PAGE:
posted on Oct, 3 2008 @ 01:02 PM
A fragile ceasefire in the Caucasus seemed close to collapse after seven Russian soldiers were killed when a car bomb exploded near their base in
Georgia's breakaway region of South Ossetia.
The Ossetian rebel administration immediately accused Georgia of being behind the attack. Moscow has so far held its counsel, although Russia's force
commander in South Ossetia, the crucible of August's five-day war, confirmed the deaths of his servicemen and said that seven others had been
The explosion reportedly happened as the car was being searched in South Ossetia's capital, Tskhinvali. Although details remain sketchy, it seems
likely that Russia will blame Georgia. If so, few in the region doubt that Moscow's retribution will be swift and quite possibly violent.
Georgia denied responsbility for the blast, and an interior ministry spokesman suggested that Russia might have planned the attack to provide a
pretext for keeping its troops in the area.
"They want to make it look like tensions are increasing and that therefore the Russians cannot withdraw," said Shota Utiashvili.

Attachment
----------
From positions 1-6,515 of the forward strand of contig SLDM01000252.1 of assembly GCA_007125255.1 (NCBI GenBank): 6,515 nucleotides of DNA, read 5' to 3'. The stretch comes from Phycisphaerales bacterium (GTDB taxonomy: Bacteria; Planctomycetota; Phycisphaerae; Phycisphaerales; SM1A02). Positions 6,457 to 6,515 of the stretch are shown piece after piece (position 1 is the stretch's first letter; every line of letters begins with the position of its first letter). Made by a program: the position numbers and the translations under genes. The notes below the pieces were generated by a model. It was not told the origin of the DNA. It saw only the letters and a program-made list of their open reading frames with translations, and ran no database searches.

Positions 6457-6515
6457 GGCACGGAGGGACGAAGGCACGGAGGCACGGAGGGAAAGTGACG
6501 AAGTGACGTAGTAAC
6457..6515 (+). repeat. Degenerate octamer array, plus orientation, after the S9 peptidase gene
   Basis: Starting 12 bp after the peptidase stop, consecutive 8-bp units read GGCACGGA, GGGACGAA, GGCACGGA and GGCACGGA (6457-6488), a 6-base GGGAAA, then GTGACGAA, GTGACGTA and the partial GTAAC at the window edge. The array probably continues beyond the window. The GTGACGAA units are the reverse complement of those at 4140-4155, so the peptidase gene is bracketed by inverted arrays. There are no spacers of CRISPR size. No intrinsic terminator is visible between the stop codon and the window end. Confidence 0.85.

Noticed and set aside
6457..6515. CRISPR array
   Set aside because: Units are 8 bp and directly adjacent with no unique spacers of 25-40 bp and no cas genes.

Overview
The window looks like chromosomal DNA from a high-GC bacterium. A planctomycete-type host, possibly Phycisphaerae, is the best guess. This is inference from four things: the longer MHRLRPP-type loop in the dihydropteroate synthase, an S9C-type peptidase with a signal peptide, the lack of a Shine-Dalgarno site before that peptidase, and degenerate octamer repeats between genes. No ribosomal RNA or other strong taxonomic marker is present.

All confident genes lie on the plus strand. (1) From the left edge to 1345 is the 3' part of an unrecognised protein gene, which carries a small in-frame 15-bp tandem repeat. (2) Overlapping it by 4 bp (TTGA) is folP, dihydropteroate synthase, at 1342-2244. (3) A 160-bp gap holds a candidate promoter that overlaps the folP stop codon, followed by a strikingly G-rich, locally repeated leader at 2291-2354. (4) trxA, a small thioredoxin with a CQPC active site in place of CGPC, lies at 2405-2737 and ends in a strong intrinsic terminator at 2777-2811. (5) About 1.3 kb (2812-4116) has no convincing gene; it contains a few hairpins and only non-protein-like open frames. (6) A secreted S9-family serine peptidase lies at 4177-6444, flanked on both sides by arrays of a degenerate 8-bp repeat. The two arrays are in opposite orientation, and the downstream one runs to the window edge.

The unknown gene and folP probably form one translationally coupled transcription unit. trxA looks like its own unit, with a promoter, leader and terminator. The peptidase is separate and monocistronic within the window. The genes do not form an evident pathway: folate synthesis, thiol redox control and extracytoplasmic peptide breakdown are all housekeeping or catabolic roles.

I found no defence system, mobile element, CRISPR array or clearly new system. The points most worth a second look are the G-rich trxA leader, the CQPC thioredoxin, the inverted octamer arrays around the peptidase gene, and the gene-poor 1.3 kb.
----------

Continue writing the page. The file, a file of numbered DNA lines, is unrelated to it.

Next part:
Under a ceasefire agreement, Russian troops are supposed to withdraw from a buffer zone in undisputed Georgian territory surrounding South Ossetia by
the end of next week. Unarmed European Union monitors were supposed to replace them.
But the Kremlin had already reneged on earlier pledges to pull its forces out of Georgia proper.
Western diplomats, while refusing to attribute blame for the attack, said it was likely that Russia could use the incident either to reverse its
promise for a troop withdrawal or even, if Kremlin hardliners have their way, restart the war against Georgia.
Powerful Kremlin hawks are believed to want President Mikheil Saakashvili of Georgia forced from office.
Russia, which invaded Georgia in August after Mr Saakashvili launched at attack on South Ossetia's Kremlin-backed rebel administration, ended its
assault after achieving a crushing victory in five days of war.
Since then, Russia has unilaterally recognized the independence of both South Ossetia and Abkhazia, another rebel region and has stationed troops deep
inside uncontested Georgian territory.
The death of the Russian servicemen, however, marks by far the most serious incident since hostilities ended.
The EU peace monitoring mission will undoubtedly want to investigate the incident. They are unlikely to be given access to South Ossetia, however.
Although an earlier ceasefire deal called on all Russian combat troops to pull out of South Ossetia to pre-conflict positions, the Kremlin has vowed
to maintain a military presence in the region.
Since their arrival this week, EU monitors have been hampered from operating within the buffer zone and Russia has indicated that they would not be
given access to South Ossetia itself.